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A Quiet Place writers will adapt Stephen King's short story The Boogeyman

Contributed by
Jun 26, 2018

By the end of 2017, nearly everyone had been reminded (if they didn't already know) what a cultural force Stephen King still is five decades after he sold his first scary stories to magazines. Well, 2017 was only the beginning. After IT became a box-office smash and other promised projects like Castle Rock loomed on the horizon, producers and studios began searching anew for King projects they could adapt or re-adapt for the screen, and today that's led to yet another King-inspired project on the horizon.

Deadline reports that Scott Beck and Bryan Woods — who co-wrote this year's horror hit A Quiet Place (of which King was a fan) with director John Krasinski — are set to adapt King's 1973 short story "The Boogeyman" at Fox, with 21 Laps (Stranger Things) set to produce. 

Stephen King Boogeyman

"The Boogeyman" is the story of a man who visits a psychiatrist's office to relate the story of how each of his three children had been attacked and killed by some mysterious entity, which apparently entered their rooms through a closet door the man was certain he'd kept closed. The man, of course, seems to be delusional as he relates the story of these mysterious deaths, including the still-recent third attack, but he's convinced that a monster is responsible and, because this is a King story, he's all too right.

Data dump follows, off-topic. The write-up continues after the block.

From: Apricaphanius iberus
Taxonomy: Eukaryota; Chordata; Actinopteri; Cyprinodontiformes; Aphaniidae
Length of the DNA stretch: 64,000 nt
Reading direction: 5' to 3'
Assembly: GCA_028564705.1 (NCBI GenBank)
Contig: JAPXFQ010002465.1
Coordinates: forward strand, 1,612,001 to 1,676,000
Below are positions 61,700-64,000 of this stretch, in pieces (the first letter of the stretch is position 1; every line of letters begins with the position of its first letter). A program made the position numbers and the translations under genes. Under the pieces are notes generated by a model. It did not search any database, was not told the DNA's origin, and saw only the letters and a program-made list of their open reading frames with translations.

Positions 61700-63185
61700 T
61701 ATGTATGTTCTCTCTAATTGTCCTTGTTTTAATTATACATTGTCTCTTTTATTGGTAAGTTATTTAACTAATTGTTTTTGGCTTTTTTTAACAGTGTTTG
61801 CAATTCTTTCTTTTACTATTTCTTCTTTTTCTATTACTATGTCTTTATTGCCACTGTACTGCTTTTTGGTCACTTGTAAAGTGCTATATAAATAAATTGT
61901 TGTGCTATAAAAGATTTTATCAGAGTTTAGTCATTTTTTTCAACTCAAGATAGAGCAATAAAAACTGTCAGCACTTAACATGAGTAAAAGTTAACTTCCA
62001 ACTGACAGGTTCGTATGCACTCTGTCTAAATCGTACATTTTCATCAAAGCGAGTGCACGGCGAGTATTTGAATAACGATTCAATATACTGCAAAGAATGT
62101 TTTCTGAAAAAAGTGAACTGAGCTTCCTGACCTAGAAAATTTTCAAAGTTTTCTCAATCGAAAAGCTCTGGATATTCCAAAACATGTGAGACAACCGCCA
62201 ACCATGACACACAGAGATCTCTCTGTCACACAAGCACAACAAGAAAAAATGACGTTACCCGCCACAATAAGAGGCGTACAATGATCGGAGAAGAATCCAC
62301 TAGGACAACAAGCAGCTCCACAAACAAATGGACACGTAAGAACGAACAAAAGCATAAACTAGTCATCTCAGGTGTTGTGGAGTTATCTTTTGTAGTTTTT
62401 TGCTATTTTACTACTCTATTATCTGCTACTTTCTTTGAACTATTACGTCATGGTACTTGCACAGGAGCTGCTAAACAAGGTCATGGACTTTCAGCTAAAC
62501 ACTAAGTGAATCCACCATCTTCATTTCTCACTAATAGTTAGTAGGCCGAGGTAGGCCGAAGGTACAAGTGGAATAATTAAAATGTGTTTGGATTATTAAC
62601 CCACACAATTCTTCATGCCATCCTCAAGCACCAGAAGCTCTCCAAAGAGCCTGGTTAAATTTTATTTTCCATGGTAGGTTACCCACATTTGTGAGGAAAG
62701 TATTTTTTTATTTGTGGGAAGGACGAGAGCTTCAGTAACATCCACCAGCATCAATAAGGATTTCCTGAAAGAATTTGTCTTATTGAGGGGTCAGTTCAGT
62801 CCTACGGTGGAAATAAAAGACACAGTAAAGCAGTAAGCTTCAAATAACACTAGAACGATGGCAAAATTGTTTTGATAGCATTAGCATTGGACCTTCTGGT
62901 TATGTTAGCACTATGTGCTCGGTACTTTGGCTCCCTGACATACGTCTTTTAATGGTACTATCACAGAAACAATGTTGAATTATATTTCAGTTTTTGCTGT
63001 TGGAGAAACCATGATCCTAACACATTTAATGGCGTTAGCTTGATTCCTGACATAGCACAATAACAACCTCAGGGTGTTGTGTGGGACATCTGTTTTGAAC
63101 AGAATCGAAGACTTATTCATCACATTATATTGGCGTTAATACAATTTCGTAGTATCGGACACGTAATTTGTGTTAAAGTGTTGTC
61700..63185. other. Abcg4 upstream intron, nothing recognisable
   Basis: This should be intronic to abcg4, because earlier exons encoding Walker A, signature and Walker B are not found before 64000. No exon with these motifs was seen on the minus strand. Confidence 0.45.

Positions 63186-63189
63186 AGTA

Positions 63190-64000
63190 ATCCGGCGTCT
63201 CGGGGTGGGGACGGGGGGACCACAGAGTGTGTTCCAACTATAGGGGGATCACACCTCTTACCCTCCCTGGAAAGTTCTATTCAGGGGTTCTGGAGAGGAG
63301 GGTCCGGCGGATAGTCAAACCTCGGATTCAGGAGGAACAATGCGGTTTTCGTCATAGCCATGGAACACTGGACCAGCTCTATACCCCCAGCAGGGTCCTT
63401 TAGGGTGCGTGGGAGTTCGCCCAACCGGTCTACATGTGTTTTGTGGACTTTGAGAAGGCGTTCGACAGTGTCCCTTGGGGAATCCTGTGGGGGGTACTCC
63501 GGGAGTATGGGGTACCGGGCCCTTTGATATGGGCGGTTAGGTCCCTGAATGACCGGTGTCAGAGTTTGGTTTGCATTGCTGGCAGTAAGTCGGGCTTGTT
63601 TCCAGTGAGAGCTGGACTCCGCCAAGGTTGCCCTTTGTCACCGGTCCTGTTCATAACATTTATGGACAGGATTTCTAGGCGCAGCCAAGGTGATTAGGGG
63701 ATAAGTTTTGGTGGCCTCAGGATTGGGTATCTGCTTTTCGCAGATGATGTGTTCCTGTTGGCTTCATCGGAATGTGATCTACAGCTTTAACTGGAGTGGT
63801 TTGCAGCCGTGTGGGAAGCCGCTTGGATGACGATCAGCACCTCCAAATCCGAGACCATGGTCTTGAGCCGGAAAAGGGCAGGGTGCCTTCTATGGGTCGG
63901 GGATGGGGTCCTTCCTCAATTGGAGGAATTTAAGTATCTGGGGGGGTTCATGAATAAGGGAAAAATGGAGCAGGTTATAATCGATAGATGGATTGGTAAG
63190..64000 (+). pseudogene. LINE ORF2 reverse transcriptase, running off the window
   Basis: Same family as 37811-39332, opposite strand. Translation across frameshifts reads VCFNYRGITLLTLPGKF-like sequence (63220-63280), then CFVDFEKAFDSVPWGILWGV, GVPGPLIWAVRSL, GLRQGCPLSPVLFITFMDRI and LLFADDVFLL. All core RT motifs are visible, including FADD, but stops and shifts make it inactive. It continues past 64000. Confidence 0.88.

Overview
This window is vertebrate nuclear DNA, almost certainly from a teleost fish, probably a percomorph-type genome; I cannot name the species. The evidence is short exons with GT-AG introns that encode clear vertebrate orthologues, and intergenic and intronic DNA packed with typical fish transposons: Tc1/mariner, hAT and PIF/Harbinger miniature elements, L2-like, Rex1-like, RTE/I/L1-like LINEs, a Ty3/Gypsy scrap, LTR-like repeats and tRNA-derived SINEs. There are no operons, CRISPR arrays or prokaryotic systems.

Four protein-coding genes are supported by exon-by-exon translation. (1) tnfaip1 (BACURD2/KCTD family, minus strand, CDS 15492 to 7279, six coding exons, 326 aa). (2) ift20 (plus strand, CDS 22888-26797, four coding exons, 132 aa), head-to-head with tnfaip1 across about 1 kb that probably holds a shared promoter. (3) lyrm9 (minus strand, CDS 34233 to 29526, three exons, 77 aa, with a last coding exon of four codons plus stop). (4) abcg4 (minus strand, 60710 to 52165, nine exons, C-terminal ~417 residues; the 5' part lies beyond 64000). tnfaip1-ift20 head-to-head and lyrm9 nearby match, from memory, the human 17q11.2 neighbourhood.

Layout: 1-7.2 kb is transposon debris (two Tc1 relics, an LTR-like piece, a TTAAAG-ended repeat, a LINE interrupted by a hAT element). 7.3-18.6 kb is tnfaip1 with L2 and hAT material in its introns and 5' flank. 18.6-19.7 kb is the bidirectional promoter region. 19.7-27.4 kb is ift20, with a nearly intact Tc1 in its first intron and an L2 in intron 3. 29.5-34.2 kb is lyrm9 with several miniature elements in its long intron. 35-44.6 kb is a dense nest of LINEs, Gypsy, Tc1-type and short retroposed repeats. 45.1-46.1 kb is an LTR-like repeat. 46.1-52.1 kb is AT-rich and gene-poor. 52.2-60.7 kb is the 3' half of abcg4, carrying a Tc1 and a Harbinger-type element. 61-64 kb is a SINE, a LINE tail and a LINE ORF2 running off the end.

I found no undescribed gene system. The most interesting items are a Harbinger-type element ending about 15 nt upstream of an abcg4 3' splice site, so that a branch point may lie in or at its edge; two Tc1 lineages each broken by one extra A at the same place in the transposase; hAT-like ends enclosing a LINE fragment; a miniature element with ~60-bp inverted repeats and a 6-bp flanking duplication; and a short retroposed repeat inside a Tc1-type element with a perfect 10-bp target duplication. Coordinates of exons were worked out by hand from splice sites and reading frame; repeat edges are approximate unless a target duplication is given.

Originally published in an issue of Cavalier (many of King's early short fiction sales were to the men's magazines of the 1970s), "The Boogeyman" was reprinted in King's first short story collection, Night Shift, in 1978. It's never been adapted as a feature film, but has frequently been made as a short as part of King's "dollar babies" initiative, which grants up-and-coming filmmakers permission to adapt his stories non-commercially for the option price of $1. Now, after so many of its Night Shift companions ("Graveyard Shift," "The Mangler," "Trucks" and, most famously, "Children of the Corn") have gone before it, it's finally getting the studio treatment.

Beck and Woods will also serve as executive producers on the film. There's no word yet on a director or a cast, but if you just can't get enough of Stephen King, you can add "The Boogeyman" to the extremely long list of developing projects headed our way in the coming years.